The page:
TEXT Rafelle Allego and Gonçalo César de Sá
Bringing superfoods from Mozambique to Asia, Ekithi natural food specialist strengthens trade links and provides a platform for social welfare.
Macao and Mozambique may be oceans apart but they share a common Portuguese heritage supported by centuries of international trade. Pilot and social entrepreneur Rui Manuel Pereira personifies these connections.
Born in Portugal, Pereira was raised in Mozambique and can trace his family line back to Goa when it was still a Portuguese colony in what’s now India. For the past two decades, he’s made Macao his home but hasn’t forgotten his roots. In fact, he has successfully managed to link his two favourite places with his pioneering, family-run social enterprise: Ekithi Agrícola.
Pereira launched Ekithi, which means “Green from Nature” in Swahili, in 2017. The company specialises in superfoods – think cashew nuts, moringa and peanuts, with dried mangoes coming soon – cultivated naturally in Mozambique.
Ekithi, which sells its products online and in Macao, is not only a platform for trade and business between Portuguese-speaking territories, but also a social enterprise that aims to elevate underprivileged farmers in Mozambique
An idea takes flight
Ekithi’s focus on nature, sustainability and superfood ingredients is not surprising. Pereira grew up on the Island of Mozambique, a UNESCO World Heritage Site that lies in the Indian Ocean off Mozambique’s northern coast. The mainland is also scenic, with wide open fields, untouched wilderness and year-round blue skies. Growing up amid such landscapes inspired Pereira to treasure nature’s bounty from a young age.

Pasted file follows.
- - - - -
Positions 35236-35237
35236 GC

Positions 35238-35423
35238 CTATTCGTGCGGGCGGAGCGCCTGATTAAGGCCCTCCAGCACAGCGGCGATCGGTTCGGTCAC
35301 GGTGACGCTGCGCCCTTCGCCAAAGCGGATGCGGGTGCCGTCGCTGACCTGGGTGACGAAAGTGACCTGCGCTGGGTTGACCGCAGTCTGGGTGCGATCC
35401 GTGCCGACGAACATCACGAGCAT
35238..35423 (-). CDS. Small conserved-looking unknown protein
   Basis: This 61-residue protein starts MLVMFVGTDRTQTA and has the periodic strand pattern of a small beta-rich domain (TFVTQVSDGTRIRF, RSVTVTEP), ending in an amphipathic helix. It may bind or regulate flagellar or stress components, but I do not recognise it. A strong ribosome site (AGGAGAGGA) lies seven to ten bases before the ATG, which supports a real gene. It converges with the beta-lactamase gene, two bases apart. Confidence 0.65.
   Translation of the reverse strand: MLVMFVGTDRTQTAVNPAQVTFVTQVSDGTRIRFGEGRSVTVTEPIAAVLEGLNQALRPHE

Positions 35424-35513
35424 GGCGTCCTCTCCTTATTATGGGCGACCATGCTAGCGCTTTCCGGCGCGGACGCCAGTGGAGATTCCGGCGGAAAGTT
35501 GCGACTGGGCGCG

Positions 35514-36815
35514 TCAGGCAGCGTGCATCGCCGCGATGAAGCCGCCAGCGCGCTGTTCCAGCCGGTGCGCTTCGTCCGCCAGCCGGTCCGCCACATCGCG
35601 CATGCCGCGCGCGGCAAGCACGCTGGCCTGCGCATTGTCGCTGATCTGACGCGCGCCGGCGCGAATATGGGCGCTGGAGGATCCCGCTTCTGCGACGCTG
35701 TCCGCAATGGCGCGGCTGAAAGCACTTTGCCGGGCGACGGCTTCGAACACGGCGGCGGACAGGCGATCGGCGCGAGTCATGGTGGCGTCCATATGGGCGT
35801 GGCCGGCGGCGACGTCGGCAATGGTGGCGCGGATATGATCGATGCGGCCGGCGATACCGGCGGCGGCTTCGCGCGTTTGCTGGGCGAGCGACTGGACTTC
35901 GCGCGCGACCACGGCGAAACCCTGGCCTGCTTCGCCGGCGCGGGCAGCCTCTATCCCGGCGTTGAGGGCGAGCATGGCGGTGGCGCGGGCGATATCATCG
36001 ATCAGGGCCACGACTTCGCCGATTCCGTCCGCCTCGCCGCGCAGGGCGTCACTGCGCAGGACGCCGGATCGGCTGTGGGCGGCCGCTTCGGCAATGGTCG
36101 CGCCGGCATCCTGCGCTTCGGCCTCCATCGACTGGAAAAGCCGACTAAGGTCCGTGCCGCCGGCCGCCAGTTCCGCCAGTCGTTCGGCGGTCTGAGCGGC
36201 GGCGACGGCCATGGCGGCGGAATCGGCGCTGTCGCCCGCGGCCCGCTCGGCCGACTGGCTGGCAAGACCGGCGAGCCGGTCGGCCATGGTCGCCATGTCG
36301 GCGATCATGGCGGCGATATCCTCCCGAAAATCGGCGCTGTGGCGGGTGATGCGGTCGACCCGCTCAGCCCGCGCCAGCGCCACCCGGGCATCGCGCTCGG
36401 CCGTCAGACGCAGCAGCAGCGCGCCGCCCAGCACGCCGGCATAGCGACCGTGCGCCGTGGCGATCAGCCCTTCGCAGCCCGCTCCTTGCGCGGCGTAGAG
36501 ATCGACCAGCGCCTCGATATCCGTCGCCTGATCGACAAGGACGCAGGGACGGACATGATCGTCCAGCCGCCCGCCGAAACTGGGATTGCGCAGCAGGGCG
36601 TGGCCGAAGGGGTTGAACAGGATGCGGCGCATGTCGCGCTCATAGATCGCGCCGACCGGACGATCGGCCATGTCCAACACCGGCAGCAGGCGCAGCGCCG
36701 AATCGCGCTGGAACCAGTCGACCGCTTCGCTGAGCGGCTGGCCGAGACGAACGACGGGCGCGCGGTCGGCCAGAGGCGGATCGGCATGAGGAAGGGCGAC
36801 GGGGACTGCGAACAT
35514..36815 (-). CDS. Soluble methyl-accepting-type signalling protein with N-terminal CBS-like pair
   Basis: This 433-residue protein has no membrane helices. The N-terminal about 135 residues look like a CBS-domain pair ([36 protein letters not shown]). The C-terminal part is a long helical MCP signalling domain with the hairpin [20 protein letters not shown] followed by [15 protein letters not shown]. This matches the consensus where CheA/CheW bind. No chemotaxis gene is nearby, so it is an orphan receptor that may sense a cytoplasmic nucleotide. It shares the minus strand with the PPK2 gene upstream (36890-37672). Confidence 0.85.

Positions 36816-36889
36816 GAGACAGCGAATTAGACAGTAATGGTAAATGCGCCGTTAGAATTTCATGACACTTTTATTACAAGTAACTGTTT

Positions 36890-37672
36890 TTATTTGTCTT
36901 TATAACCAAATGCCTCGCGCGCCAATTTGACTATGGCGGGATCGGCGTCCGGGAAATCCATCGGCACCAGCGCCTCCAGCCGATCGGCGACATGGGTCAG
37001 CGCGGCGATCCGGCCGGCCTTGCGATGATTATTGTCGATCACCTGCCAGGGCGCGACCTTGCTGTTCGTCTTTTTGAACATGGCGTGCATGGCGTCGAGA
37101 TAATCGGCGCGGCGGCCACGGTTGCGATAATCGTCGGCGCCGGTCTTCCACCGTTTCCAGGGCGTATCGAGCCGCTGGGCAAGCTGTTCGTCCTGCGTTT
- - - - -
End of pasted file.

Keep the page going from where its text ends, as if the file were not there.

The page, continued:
Exploration became a major theme in his life and, as a young adult, he took up flying. Pereira completed flight training and earned his Mozambican aviation licence while still a teenager. At the age of 19, he started piloting small planes, followed by a 10-year stint at Linhas Aéreas de Moçambique before earning his European aviation licence, which is valid internationally.
While in Portugal for training, he met Air Macau pilots who suggested he visit Macao. “Macao is a nice place – small and quiet – like village life in a city,” he recalls them saying. In 2002, he moved to the city and, after undergoing a 40-day training course at the Airbus aviation centre in Beijing, Pereira’s family joined him. Pereira, who was promoted to Air Macau captain in 2005, has been in Macao for nearly 20 years.
In his new home, inspiration struck. Pereira realised he could build a bridge between Asia and Africa, as well as a platform for social good by tapping into his love for the environment. “Nature is so beautiful in Mozambique,” says Pereira. “It is our duty to protect the land surrounding us.”
fThe Pereira family already owned a farm on mainland Mozambique, as well as properties on both the mainland and the island. The local people had fewer resources than those on the island so Pereira’s father built a small community with a primary school, a healthcare centre and four wells that provide clean drinking water.
When his health began to deteriorate, Pereira’s father – a history professor at Maputo’s Universidade Eduardo Mondlane – passed the baton. “It’s your turn,” Pereira recalls his father saying. Upon inheriting 850 hectares in 2017, the pilot knew he had to continue improving living conditions in the villages.
That first year, Pereira got to know the land and people by driving across the property on his annual visit to Mozambique. “That’s when we started thinking about selling the natural products planted by the local communities on the mainland in Macao,” recalls Pereira.
If he exported the locally produced nuts and plants, Pereira reasoned, he could invest more in the community and encourage sustainable, natural farming practices. “We hoped to improve their living conditions, and provide better farming tools and methods they can benefit from,” he says of the plan.
To kick start the business, Pereira invested around US$50,000 (roughly MOP 400,540) initially followed by another US$35,000 (about MOP 280,380) on new infrastructure and processing power on the family farm. He visited Mozambique four times a year until Ekithi officially launched. He also farmed alongside the village residents, which surprised them, as he recalls.